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Just the name alone brings back bad memories. Growing up in South Louisiana the two Hurricanes that have always stuck out in memory, before Katrina, was Camille and Betsy. Camille always being spoken of by my older relatives as being the worst Hurricane in memory. Today being the anniversary of Camille, which happened in 1969, I decided to take a look and see how the reality of that storm compared to what little I remember of it. The first thing I notice is the tract of Katrina is almost identical to Camille as far as landfall. The picture of the two side by side tells a different story. Katrina was massive but was not as strong as far as wind speed and barometric pressure goes. At landfall Katrina was a category 3 with wind speed of 175 mph, barometric pressure of 920 mb., Camille was a category 5 with wind speed of 195 mph and a barometric pressure of 909 mb. Camille was the second of three category 5 hurricanes in 1969 and it did not only affect the Gulf coast, it caused flooding and deaths as far north as the Appalachian Mountains and Virginia. Camille caused $1.42 billion in damage, the equivalent of $9.14 billion in the year 2005. Camille killed at least 259 people. While for a lot of people, not all, Camille is just a memory but Katrina is a scar. The Weather Channel, Hurricane Camille Image Gallery
Download Wallpaper size Photos of Desert Landscapes at National Geographic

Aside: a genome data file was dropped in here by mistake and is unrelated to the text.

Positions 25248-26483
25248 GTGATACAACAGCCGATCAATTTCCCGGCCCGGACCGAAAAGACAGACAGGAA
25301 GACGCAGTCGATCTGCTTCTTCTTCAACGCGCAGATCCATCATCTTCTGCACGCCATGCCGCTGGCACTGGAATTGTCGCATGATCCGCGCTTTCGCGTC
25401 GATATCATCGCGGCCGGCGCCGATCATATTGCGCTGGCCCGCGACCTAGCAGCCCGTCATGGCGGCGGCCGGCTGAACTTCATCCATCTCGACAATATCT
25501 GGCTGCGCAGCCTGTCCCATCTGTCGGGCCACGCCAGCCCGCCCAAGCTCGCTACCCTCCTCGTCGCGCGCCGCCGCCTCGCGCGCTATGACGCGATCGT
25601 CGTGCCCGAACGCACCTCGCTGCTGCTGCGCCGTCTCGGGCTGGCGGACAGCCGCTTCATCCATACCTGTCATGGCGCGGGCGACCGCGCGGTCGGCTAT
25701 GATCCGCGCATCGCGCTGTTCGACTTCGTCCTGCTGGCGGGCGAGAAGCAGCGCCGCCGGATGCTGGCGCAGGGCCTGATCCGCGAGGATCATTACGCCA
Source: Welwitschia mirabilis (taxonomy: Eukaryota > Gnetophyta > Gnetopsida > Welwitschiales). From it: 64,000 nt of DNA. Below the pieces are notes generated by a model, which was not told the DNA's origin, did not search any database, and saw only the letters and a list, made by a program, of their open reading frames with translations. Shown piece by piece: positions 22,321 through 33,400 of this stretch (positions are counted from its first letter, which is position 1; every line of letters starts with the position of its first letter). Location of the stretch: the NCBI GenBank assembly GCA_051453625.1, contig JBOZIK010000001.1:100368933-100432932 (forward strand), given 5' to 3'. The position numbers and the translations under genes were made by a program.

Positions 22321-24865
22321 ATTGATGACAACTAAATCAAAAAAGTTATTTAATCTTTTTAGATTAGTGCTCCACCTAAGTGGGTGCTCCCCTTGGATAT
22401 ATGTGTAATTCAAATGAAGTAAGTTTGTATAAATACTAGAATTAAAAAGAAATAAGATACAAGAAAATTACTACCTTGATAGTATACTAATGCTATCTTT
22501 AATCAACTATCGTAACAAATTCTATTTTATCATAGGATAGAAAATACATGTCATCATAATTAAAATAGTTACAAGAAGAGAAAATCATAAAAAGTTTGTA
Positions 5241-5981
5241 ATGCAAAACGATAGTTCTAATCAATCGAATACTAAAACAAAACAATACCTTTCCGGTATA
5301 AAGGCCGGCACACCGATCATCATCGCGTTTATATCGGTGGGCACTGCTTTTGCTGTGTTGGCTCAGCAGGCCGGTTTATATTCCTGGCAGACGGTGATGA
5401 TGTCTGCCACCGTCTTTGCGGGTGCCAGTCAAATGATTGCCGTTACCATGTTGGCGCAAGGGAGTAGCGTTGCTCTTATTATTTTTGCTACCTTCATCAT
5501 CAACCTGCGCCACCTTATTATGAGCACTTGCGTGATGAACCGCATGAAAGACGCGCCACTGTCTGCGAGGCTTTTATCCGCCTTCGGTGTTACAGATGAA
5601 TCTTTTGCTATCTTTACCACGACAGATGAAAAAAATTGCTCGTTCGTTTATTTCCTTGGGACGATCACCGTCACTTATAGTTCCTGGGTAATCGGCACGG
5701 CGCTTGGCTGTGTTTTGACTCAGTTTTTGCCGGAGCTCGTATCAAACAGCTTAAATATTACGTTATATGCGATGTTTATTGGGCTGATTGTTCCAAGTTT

If you want to check out some really awesome Aurora Photos here is a link to the December 2006 Gallery
“The models solve the equations of fluid dynamics, and they do a very good job of describing the fluid motions of the atmosphere and the oceans. They do a very poor job of describing the clouds, the dust, the chemistry and the biology of fields and farms and forests. They do not begin to describe the real world that we live in. The real world is muddy and messy and full of things that we do not yet understand.”
Freeman Dyson a Professor of Physics at the Institute for Advanced Study, in Princeton writes on how technology causes political problems. He makes perfect sense in a simple statement that you have to agree with, if you have half a brain. “The public doesn’t have much use for a scientist who says, Sorry, but we don’t know.” We want Scientist to provide us with the answers and we tend to believe scientist who have sound confident answers to our questions. I doubt a scientist that says “I don’t know” would get much respect, nor would he receive any grant money for any research. If he failed to show results for the work he had been doing, his future grants would look pretty bleak also. This is just my own cynical ramblings about how little I trust anyone, business or corporation because I know the world worships the all mighty dollar. My ramblings do not have a whole lot to do with the professors article, his article is pretty informative about some over looked facts on global warming. Some I agree with some I do not and some I just don’t even want to consider but it is a good think piece. I suggest you read it, even if you are tired of all this global warming crap. Edge
I’m sure you have an idea and you are probably right. They smell to attract insects, bats and hummingbirds for pollination. Some plants smell as a defensive warning to animals who would eat them otherwise. Science Daily